Mini-upsets can erode the foundation of a relationship
It’s not the big stuff that typically destroys a relationship. It’s often the little things that happen repeatedly, over an extended period of time, which tend to eat away and then destroy the foundations upon which a relationship needs to flourish. We refer to these “repeated” events as mini-upsets. When they happen the first time they often seem insignificant. When they occur with mind numbing regularity the effect can be overwhelming.
Mini-upsets can occur dozens of times throughout the day in a relationship that involves a partner with concentration issues. The partner often forgets to do something; breaks a promise, arrives late or leaves too early, forgets an appointment, or makes another big mess. When confronted with their action they think that simply saying, "I’m sorry," will somehow make everything magically O.K. It’s difficult to hear their “I’m sorry” when the same actions continue to occur.
Those annoying little actions tend to add up. While no single act is a big deal, when all the mini-upsets start piling up and multiplying – Watch Out! The relationship is at risk!
Over time, the mini-upsets start to feel like termites ferociously eating away at the foundation of a relationship. The result is a relationship filled with holes and destroyed one small bite at a time. The partner without concentration issues begins asking the question, “if I can't trust my partner with the small, everyday tasks, how can I depend on them for the important things in life?”
That question, if left unanswered, magnifies the attention on the partner with concentration issues unreliable nature and creates distance as well as resentment. If unchecked the resentment can cause the relationship to collapse or implode. Adding to the problem is the fact that the partner with concentration issues is often oblivious to the resentment and thinks everything is fine. What an unpleasant shock when confronted with a mad spouse who has finally had enough!
Focus on Your Reaction
Attempting to change a person with concentration issues does not work. If it were possible you probably would have done so by now. The real question is what can you do to alter the effects of their mini-upsets? Knowing that mini-upsets have an enormous impact on your relationship and that they are a part of their personality, the only thing you really have control over is your reaction.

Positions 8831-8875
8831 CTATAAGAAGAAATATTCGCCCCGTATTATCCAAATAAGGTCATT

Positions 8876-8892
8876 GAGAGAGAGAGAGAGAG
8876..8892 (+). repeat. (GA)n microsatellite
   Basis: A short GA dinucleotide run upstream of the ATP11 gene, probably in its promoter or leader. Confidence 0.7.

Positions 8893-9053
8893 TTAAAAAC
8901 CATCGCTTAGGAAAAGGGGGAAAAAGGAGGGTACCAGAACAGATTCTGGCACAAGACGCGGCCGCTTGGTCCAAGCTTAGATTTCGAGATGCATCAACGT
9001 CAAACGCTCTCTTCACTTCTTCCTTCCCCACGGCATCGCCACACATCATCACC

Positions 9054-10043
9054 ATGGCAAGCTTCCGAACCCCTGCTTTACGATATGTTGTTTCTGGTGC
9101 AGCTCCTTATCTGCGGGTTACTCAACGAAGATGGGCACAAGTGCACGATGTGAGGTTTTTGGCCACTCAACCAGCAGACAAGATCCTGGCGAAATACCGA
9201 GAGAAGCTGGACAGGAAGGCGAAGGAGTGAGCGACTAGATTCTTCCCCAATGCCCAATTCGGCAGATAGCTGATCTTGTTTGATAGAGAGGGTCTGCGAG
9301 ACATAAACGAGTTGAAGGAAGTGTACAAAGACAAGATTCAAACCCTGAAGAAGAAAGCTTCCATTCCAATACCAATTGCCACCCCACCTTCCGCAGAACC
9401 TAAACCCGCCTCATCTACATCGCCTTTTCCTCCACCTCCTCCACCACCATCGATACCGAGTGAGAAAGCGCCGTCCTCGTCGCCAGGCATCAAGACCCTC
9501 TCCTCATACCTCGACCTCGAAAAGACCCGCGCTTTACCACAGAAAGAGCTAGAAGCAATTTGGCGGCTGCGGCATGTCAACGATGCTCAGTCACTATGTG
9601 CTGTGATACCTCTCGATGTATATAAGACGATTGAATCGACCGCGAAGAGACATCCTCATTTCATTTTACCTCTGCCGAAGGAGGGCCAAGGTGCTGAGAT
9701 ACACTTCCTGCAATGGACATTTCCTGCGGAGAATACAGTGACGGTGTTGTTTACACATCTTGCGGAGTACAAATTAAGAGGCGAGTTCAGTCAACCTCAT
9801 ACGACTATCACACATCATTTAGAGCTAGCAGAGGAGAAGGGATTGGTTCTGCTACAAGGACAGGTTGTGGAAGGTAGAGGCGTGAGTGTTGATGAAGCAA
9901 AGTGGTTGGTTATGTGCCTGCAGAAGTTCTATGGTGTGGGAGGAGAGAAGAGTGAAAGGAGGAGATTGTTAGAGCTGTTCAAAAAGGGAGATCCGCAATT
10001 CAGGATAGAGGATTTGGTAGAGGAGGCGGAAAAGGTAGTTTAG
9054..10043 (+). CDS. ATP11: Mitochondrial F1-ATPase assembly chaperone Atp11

A key element of controlling your reaction is to establish the habit of really talking to your partner every day. As you talk you should learn to accentuate what they do right. Let them know how much you appreciate their uniqueness or the way they do those things you really appreciate. Do not be condescending and only tell the truth as you express genuine appreciation. Controlling your reaction is vital when events occur that really cause upsets. The feelings that go along with big upsets must be expressed but in a way that is not damaging to the partner. Be sure to leave out absolutes (you always do this or never do that); avoid negatives (why don’t you think before you do something?) and don’t bring up the past (you did the same thing last month!). Instead, tell them you need to talk about something that happened and then gently explain how you feel. The purpose of talking is not to condemn or bring up a laundry list of things done wrong. The purpose is to bring awareness to the situation from your perspective and lovingly talk about the repercussions of the event. A Real World Example So what would control or your reactions look like in the real world? Let’s say you came home from work to find that your spouse had started planting some flowers along the walkway in the morning. Apparently halfway through the project they suddenly decided to go into the kitchen to bake some bread. The flowers that were planted look like they may survive but the ones that were left in the cartons have wilted in the sun and look like they won’t make it. Dirt from the planting project is all over the sidewalk and the gardening tools are scattered on the lawn. Water from the hose that was left on has created a small stream that is flowing down the driveway into the street. It’s a mess and your blood begins to boil. Inside the house there is the aroma of freshly baked bread with a hint of something burning. Apparently the timer wasn’t set again even though you have explained the importance of that important tool many times. Your spouse is tired but happy with all that was “accomplished” during the day. You approval and appreciation is all that is missing! While the results may not be what you want or expect from an adult, your spouse really has worked hard all day and is eager to share the “results” with you. Your choice at this point is whether to focus on the mess or the intention behind their action. Dare you burst their bubble by saying something critical now? You know from experience that it could literally be days or weeks before the flower mess is even addressed. You groan inwardly wondering if this is going to be a repeat of last year when the same project was left unfinished all summer long? What should you do? How do you turn this into a positive? Now is the time to focus on YOUR reaction. To turn a negative into a positive it helps to express heart-felt appreciation. Look at the things that were accomplished and more importantly the intentions that were behind them. Tell your spouse the flowers that were planted are beautiful and will be a colorful addition the yard. Let them know the bread smells wonderful and you’re looking forward to eating it warm with butter and a smile. Follow up with a suggestion that after dinner the two of you could go outside and spend time together finishing up the planting. The positives are accentuated. Your spouse is appreciated. The mess provides the two of you ‘together time’ and by the end of the day, it can be all nice and neat. Will it happen this way every time? No. But every time you focus on your reaction you can use it to create something wonderful and productive. Let us reiterate: You Aren’t Going to Change Your Spouse. They are what they are. You are what you are. We all are what we all are. Focus on how you react to each situation. Focus on you! Learning to look at situations a little differently; addressing a problem with kindness and love, can make all the difference in the world when it comes to rebuilding your marriage. Don’t let the mini-upsets of a partner drive you crazy or cause you to give up on your relationship. If you’re feeling overwhelmed and don’t think you can make it work by yourself, get outside assistance from a professional. You can get the results you want. Start by being patient with your partner and also learn to be patient with yourself.